On the run-up to the 2008 presidential election I was asked by TV networks and radio stations to rate the candidates of both parties on their Leadership Presence. I gave them all letter grades, explained why I gave the mark, and how I would work with each one of them to upgrade their leadership abilities.
Everything went as planned but what was far more interesting was the response of the interviewers. Their reactions to a somatic approach to leadership reflected deeply held, and outdated, cultural beliefs about learning.
There were three main points.
The first was when an interviewer commented, “ They’re old (the presidential candidates), do you think they can keep learning? Is it really possible for them to change at this age?” While appalling that we would even consider that the leader of our country would no longer be a learner, it also reflects something deeper about our views on learning. Surveys reveal that eighty percent of employees believe that learning ends at college. When I would mention that I’ve seen people in their nineties continue to learn they looked at me like I said I had just seen the tooth fairy. From a somatic point of view learning means that we’re able to take an action that was previously unavailable to us. It’s time to re-evaluate our cultural beliefs about when and how learning can happen.
Learning through the body teaches us that we can learn throughout our lives.
The second point was when interviewers said indignantly “You’re a hard grader!” (My highest grade was a B-) Yes, I agreed I was a hard grader and that we should all be hard graders when choosing our leaders. When one lives a somatic awareness one’s standards change. We realize that we’re capable of much more than we think. We begin to see that we have a vast unused intelligence within us. We raise the bar on our learning and transformation to fully live our life.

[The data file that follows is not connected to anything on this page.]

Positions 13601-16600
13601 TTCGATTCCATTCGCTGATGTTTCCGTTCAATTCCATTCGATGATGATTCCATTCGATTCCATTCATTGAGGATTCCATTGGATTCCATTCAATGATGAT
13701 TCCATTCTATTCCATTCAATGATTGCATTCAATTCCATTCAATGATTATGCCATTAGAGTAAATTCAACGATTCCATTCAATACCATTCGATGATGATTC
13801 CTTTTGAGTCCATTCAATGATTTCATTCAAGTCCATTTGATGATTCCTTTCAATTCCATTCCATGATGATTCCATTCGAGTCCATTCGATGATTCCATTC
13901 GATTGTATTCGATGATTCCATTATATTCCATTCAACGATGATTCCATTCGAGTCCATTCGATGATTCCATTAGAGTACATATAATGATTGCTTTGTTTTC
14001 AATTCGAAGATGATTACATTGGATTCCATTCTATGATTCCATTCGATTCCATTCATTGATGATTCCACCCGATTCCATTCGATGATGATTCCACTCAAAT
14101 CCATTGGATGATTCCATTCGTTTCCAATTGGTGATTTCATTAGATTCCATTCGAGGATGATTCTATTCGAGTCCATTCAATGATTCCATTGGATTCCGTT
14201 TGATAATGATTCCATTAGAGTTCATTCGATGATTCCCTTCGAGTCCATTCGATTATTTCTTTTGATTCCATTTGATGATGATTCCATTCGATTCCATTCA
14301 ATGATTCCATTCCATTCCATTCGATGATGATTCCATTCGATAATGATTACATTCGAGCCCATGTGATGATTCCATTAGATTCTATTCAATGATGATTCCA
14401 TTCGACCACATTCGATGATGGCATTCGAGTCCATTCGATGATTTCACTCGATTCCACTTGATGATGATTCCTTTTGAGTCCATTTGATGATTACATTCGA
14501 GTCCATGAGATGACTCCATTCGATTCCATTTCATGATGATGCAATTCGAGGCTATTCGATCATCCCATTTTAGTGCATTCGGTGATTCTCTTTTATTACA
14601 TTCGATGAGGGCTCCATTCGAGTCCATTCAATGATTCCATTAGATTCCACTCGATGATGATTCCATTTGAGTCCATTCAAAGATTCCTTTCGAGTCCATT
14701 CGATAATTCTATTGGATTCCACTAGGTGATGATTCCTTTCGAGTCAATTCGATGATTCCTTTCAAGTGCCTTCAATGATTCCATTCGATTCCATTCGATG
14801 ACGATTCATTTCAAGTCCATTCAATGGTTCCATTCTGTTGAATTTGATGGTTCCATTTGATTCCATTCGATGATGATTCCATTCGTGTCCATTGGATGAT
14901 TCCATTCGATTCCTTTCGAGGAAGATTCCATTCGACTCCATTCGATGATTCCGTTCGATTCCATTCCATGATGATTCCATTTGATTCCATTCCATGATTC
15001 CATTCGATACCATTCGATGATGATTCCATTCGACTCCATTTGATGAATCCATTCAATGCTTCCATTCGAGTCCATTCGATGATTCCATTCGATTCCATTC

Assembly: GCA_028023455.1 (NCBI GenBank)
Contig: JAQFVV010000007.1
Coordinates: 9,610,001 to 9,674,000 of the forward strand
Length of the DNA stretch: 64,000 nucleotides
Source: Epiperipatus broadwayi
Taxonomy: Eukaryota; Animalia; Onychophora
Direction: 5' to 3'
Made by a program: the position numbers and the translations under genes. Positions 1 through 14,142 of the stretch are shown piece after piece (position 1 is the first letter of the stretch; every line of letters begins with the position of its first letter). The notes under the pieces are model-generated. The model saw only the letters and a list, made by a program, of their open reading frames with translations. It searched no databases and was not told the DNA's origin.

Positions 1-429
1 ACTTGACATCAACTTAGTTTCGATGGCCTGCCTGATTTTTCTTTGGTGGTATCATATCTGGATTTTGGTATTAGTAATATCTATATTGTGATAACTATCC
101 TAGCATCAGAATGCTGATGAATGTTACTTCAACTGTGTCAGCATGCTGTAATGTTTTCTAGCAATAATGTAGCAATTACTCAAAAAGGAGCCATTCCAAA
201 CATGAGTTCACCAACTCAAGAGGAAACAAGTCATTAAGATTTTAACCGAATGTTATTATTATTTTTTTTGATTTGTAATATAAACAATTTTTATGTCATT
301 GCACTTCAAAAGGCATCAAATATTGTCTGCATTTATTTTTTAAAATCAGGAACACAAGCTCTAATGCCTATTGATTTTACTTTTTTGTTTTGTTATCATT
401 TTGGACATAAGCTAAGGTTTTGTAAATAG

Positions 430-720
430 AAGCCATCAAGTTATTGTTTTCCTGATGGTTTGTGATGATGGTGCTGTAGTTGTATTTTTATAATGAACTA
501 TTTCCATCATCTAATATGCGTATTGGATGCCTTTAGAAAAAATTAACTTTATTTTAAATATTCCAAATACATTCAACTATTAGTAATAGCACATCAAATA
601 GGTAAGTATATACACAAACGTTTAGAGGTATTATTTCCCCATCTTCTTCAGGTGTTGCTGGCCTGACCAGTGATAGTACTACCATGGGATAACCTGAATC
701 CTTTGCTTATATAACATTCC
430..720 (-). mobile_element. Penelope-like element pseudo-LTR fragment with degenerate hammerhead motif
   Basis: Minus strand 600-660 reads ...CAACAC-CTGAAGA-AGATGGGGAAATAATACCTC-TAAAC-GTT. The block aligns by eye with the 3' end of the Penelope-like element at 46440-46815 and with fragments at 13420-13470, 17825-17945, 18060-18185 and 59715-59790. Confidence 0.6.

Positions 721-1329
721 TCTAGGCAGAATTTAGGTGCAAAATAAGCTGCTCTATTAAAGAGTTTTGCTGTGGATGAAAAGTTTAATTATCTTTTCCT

The path of somatics asks us to live our full potential.
Third, there was a general consternation around how the body would reflect an emotional/psychological state, or a leadership virtue. There was an immediate default into “body language”, reflecting the rationalistic perspective of the mind/body duality. The term reinforces the idea that a separate mind pastes mental messages on our physical form that we can read. This is a superficial view of the interconnectedness of our actions, thoughts, emotions, perceptions, and spirit. In somatics we experience that that body and the self are inextricably linked together. We learn how to move our energy through our soma so we’re able to embody the values dearest to us. Through training we can then observe how the body reflects our inner life; and if our speech is resonant, or dissonant with our actions.
Through somatic practices we can become self-healing, self-educating, and self-generating.
Published by North Atlantic Books, distributed by Random House,